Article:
This year marks 14 years since the Caribbean Community (CARICOM) has been observing Caribbean Wellness Day. This is in keeping with the 2007 Port-of-Spain Declaration “Stop the Epidemic of Chronic Non-communicable Diseases” which was issued by the Heads of Government following their historic Summit on the issue.
In 2020, it was decided that ‘Power Through Collective Action’, would be the overarching theme for Caribbean Wellness Day (CWD) for the next five (5) years (2020-2024). The CARICOM Secretariat is pleased, in collaboration with CARPHA and the Pan American Health Organisation, to celebrate this year with the sub theme: “In it together! Building Healthy Communities”.
The objectives for CWD 2021 are to:
- Promote equitable access to health; and
- Work together (governments, communities, civil society) to empower, and engage individuals and communities to promote health and well-being.
Our Region, for some time, has been experiencing an increase in mortality associated with Non-Communicable Diseases (NCDs), mainly due to increased consumption of unhealthy diets,
harmful use of alcohol, tobacco use, and physical inactivity.
The current COVID-19 pandemic has exacerbated the existing realities. The co-morbidities such as cancer, hypertension, cancer and diabetes all of which are NCDs that are prevalent in the Community, have contributed significantly to the more than 6,500 deaths attributed to Covid-19 since March 2020. The loss of lives, livelihoods and the accompanying social and economic distress brought on by the pandemic have adversely affected our Member States.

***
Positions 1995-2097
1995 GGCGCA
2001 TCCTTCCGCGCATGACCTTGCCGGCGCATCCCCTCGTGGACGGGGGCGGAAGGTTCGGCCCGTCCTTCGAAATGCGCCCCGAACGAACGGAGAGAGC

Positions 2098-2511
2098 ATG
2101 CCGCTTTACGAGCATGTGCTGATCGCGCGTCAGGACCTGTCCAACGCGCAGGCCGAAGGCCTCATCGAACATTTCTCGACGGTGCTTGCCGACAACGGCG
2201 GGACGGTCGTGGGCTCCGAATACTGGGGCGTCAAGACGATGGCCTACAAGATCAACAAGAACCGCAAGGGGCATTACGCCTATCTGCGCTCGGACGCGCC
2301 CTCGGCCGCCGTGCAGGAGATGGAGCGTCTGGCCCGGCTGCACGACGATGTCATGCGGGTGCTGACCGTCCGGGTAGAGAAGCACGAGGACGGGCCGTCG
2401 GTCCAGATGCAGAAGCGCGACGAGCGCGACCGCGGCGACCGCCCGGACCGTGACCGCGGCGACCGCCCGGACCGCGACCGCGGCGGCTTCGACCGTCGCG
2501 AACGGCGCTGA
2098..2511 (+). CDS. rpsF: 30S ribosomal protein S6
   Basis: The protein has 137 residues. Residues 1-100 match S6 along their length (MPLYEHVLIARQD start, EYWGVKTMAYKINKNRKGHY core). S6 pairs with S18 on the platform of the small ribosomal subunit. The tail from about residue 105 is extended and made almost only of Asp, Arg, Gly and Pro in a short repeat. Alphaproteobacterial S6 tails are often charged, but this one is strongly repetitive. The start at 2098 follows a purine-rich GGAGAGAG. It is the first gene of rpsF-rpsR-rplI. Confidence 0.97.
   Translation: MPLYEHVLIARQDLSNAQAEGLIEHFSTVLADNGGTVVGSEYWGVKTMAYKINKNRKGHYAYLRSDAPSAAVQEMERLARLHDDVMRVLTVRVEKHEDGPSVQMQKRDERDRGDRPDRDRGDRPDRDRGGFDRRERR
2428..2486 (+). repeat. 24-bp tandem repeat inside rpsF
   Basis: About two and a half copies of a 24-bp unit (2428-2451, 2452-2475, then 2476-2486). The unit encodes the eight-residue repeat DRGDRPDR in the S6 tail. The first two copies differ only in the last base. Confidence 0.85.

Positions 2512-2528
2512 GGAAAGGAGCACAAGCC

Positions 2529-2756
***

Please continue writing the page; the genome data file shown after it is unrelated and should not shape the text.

The weeks leading up to this year’s observance of Caribbean Wellness Day have been particularly disturbing as a surge of deaths and hospitalisations due to the virus is threatening to overwhelm our health sector and further disrupt the education system. This demands that many more of us must be vaccinated to protect ourselves, our families and our countries.
The need for resources to address this crisis as well as the rising cost of NCDs is a conversation that has been a priority for all of us at policy level, but we have to ensure that this conversation includes all key stakeholders. This year’s theme, therefore, is very timely and instructive, as it encourages us to work together collectively in addressing the health and wellness issues associated to unhealthy behaviours.
Building healthy communities necessitates action at all levels. How do we communicate to the people in the street? How do we engage the youth? How do we communicate to those who have disabilities and often feel marginalised? Our citizens must be empowered to make informed decisions to improve their health status and, in so doing, the health of our communities.
The most vulnerable populations with chronic health conditions, such as HIV, hypertension, diabetes, cancer, chronic respiratory diseases and mental health disorders must be targeted. But let us not forget the migrants residing within our borders whose health rights cannot be ignored. They too are vulnerable.
We will continue to work closely with our key institutions, Member States and health partners to create the nexus that is needed between non-governmental organisations, civil society and communities to advance the efforts toward a healthier community for all our citizens.
As we celebrate Caribbean Wellness Day 2021, let us commit to work together. We have experienced in this pandemic the importance of functional cooperation. We have witnessed the resilience of our communities through natural disasters. It is our collective action that has brought great results.
I call on all our citizens to act together in the fight for healthy communities. Please vaccinate
Happy Caribbean Wellness Day to you all!